Kaduna Train Attack: 100 Days In Captivity – OpEd


The 100 days ritual has become a common practice among public office holders during which they give an account of their stewardship and enunciate their vision and plans for the future. The 100 days tradition was first started in the United States under the administration of President Franklin D. Roosevelt during the Great Depression in 1933. Roosevelt first used the term on July 24, 1933 “to refer to the exactly 100 days (apparently a coincidence) that elapsed between the opening of the special session of the 73rd Congress on March 9 and its closing on June 17, a session that produced a record-breaking volume of new laws.” The “15 major bills passed by the U.S. Congress in FDR’s first 100 Days was widely seen then (and since) as a historic achievement.”

Most often the first hundred days in the life of an administration is a clear pointer of what the direction of an administration will look like and how it will deliver on its plans and promises and how it may eventually end up. As they say, morning shows the day. This 100 days ritual which originated in the United States of America has since been adopted in most parts of the world by political office holders.

Back in 2015, President Muhammadu Buhari also indulged in the 100-day ritual. Though in his first hundred days in office he was still struggling to find his feet, as he picked his way gingerly through the labyrinthine complexity of the federal government in a bid to form his cabinet. Because of his previous experience as a military head of state, many had expected him to hit the ground running, instead, for the most part, he was persistent in his outcry and lamentations on how he met an empty treasury and how the Peoples Democratic Party (PDP) administration had run the nation into the ground. It would take close to four months before Buhari would constitute his cabinet. Now it is glaring that Buhari’s tentative steps at the onset have robbed off the general performance of his administration.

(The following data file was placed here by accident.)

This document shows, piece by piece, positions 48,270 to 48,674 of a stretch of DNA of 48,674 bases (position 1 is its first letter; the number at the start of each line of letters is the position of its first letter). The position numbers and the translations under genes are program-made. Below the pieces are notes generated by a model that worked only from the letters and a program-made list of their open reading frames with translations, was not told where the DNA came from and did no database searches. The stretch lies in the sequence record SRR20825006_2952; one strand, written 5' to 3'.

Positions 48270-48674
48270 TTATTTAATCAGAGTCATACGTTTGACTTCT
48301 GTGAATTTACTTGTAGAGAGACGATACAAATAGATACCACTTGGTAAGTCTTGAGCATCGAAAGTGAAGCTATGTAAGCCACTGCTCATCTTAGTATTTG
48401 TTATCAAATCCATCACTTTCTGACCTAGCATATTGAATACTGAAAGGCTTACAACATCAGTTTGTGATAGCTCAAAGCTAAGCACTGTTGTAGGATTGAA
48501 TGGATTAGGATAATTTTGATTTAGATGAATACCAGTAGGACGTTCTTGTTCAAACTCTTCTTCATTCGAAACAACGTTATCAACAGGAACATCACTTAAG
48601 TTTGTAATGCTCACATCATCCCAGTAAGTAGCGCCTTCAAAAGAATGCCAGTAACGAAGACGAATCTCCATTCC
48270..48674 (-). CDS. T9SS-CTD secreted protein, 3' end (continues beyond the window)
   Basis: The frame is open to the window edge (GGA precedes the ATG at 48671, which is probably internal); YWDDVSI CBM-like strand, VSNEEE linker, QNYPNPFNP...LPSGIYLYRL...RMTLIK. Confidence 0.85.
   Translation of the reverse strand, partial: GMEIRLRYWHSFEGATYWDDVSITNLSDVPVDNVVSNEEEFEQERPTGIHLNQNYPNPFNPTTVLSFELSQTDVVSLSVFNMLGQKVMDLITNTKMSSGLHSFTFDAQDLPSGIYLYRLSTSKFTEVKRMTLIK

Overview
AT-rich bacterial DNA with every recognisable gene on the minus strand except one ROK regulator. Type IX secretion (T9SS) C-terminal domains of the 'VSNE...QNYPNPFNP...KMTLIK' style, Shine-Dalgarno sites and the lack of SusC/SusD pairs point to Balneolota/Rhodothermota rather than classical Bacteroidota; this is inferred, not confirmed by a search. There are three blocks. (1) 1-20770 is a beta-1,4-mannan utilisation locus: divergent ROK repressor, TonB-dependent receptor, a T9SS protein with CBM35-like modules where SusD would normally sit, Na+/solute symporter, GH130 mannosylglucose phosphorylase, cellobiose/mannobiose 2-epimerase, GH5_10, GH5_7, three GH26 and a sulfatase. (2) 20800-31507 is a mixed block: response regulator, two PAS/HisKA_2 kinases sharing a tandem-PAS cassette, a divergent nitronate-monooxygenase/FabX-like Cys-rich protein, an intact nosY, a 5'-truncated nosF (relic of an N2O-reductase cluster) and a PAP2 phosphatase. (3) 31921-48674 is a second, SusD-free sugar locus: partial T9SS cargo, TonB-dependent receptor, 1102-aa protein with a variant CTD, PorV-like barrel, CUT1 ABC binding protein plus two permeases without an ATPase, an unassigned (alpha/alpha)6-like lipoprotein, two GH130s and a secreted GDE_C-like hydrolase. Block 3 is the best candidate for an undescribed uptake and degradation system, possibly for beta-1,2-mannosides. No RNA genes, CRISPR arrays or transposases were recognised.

However, this is another form of 100- day ritual not connected with an administration but by a citizen- patriot for some of our compatriots who have been in the den of terrorists for more than 100 days. In this sense, let’s spare a thought for victims of the Abuja-Kaduna train attack who have been in captivity for more than 100 days. Precisely the abductees have been in captivity for 110 days since when they were abducted after the Kaduna-bound train was attacked on March 28 by terrorists. During the train attack, 8 persons were reportedly killed while 140 people were abducted by the terrorists with whom they later disappeared into the night. Thereafter the captives have been released piecemeal by the terrorists, mostly those whose families have been able to secure their freedom by paying a ransom.

On his part, the former minister of Transport, Rotimi Amaechi on whose watch the attack took place had turned his back on the captives as he went on to seek nomination for the All Progressives Congress (APC) presidential ticket. Amaechi had consigned that event to the back burner, concentrating his energy on seeking the highest office in the land. He has since set off into the political sunset after losing the APC presidential ticket to Asiwaju Bola Tinubu.

At any rate, on July 9 another batch of seven captives was released after a reported payment of 800 million naira ransoms by families of the victims. According to a Daily Trust news report, six of the abductees were levied 100 million naira each while the Pakistani among them was alleged to have regained his freedom after the payment of 200 million naira ransom. Most of the ransom was reportedly delivered to the terrorists in dollars. In all this, the negotiation was done behind the back of the government as it continually watches helplessly as bandits set their own terms for freeing the abductees. A publisher of the Desert Herald, Tukur Mamu had acted as a go-between the terrorists and members of the families of the train attack victims.  

Earlier the terrorists had on June 11, released 11 of their victims following negotiations by Mamu. According to the Desert Herald report, those released last Saturday were handed over to the military to be reunited with their families. The report also quoted Mamu, saying that no ransom was paid for the release of the seven victims. However, Mamu’s claims have been contradicted by reports of Daily Trust which claimed dependable sources had told the newspaper that ransom was actually paid before the kidnapped passengers were released. 

Indeed it is curious that freedom came the way of the train victims after the attack on Kuje Prison which was believed to have been masterminded by members of the ISWAP terrorist group with linkages to the terrorists who kidnapped the Kaduna train victims.